And here some of us thought that the Castros were done in Cuba. (See last Wednesday's editorial.) Now dispatches say that not only will Raul Castro remain in charge of the Communist Party on his prison of an island, but that the new president, Miguel Diaz-Canel, has deferred power to the remaining castaway from the yacht Granma.
The new president told the press that Raul Castro, hit man all those years for his brother, "will be key to the process of making the most important decisions on the future of the nation." Just as he has for years.
Here's hoping that the statement was only a bit of flattery or tribute to an old murderer who will really be sent to pasture. But if it's not, God have mercy on the Cuban people. For their government will not.
• The headlines say that the president of the United States and his top people are confident that they hit the hot spots of Bashar al-Assad's chemical weapons facilities the other night. And that a "preponderance of the evidence" indicates that the allies have destroyed chemical weapons, including stuff like sarin nerve gas.
Wait a minute. Weren't we in the West, and the rest of the world, assured that the Syrian government had no chemical weapons, and that our pals the Russians--under the watchful eye of the Obama administration and John Kerry--had taken them all away? The deadline, emphasis on dead, was June 2014, four years and many bombings ago. At that point, the Syrian government was supposed to have only chlorine, which has its civilian uses, too. Chlorine bombings soon followed, but now we're finding sarin in the air.
And the Russians wonder why the West so mistrusts them.
• With all the lawsuits featuring opioids wafting through the courts, Gentle Reader might have missed this bit of good news that came out late last week: The number of prescriptions for opioid painkillers has fallen dramatically across the United States in the last year. All 50 states and the District of Columbia saw declines of at least 5 percent, and some states saw 10-percent drops.
We'd call that a good start.
• We've seen a coyote blast himself into space. We've seen one on roller skates strapped to a missile. We've seen one in a flying suit with rocket shoes. And we once saw one diagram a pretty sophisticated way to drop a boulder from a mountaintop. Now comes word that coyotes are eating North Little Rock's airport, more precisely some silicone joints on ramps and taxiways.
"It's essentially their chew toy," says somebody in the know.
Aw, we wouldn't get worried just yet. If anybody sees an ACME truck pulling into the airport, however, notify authorities immediately.
• It can be a dog's life some days. And a circuit judge in Pulaski County--His Honor Wendell Griffen--didn't make it any easier when he struck down the Courthouse Dogs Child Witness Support Act, which allows kids who have been victimized to testify in court with a specially trained dog alongside them. That way, the dog can offer the child comfort, consolation and companionship at a trying time.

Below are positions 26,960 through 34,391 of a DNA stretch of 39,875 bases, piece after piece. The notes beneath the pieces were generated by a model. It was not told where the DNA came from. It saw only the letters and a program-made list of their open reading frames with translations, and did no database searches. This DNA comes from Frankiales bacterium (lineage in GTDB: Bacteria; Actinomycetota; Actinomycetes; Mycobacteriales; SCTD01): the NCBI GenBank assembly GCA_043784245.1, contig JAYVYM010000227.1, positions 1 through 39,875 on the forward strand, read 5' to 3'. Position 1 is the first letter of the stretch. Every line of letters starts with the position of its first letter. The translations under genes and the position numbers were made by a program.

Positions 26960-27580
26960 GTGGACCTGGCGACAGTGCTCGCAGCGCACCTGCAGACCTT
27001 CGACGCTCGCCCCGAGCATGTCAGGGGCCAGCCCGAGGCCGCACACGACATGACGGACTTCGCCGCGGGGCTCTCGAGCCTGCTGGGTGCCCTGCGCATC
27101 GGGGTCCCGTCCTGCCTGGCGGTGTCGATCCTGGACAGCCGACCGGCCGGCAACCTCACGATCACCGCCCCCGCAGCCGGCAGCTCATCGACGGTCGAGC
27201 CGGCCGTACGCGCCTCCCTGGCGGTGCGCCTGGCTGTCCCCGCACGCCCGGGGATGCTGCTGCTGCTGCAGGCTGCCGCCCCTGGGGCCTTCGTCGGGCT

But the judge found the law unconstitutional on the grounds that it usurps judges' authority over their own courtrooms and so violates the separation of powers established by this state's basic law. Yes, legislators can define rights and duties by passing laws, but they don't have the authority to tell the courts how to enforce all of it when cases go to trial. For a judge should remain master of his own courtroom.
But while the adult people sort this out, let's at least give a gooood dooooggg to Barb II, a 70-pound Labrador-golden retriever mix who's been specifically trained as a certified facility dog, to calm a child by being with her while staying out of the sight of jurors. Barb II is an old hand, or should we say old paw, at her profession. She was the very first courthouse dog in the state, and has been permitted to stick with child witnesses since September 2016. Man's best friend, as it turns out, can also be a child's.
• The much needed and vitally important Arkansas School Safety Commission met last week. And will surely meet again as the schools and their leaders work out the best ways to secure our kids from the crazies. The best suggestion came from a leader of superintendents and principals, namely Richard Abernathy, who said the particulars should be left to districts and schools: "We hope that this committee understands that one size doesn't fit everyone. What Clarksville needs may be different than what Little Rock needs, and that may be different than what DeWitt needs. Just having a state-mandated policy that is going to keep everyone secure, there is no such thing."
Well said. Now let's let the teachers, principals and superintendents figure out the best ways to keep our campuses safe. And if that includes certain rural schools allowing teachers to carry protection (that is, guns), let's do that soonest, too. A statewide policy to require actions on every school campus might not make much sense, but neither does a statewide policy prohibiting them.
Editorial on 04/23/2018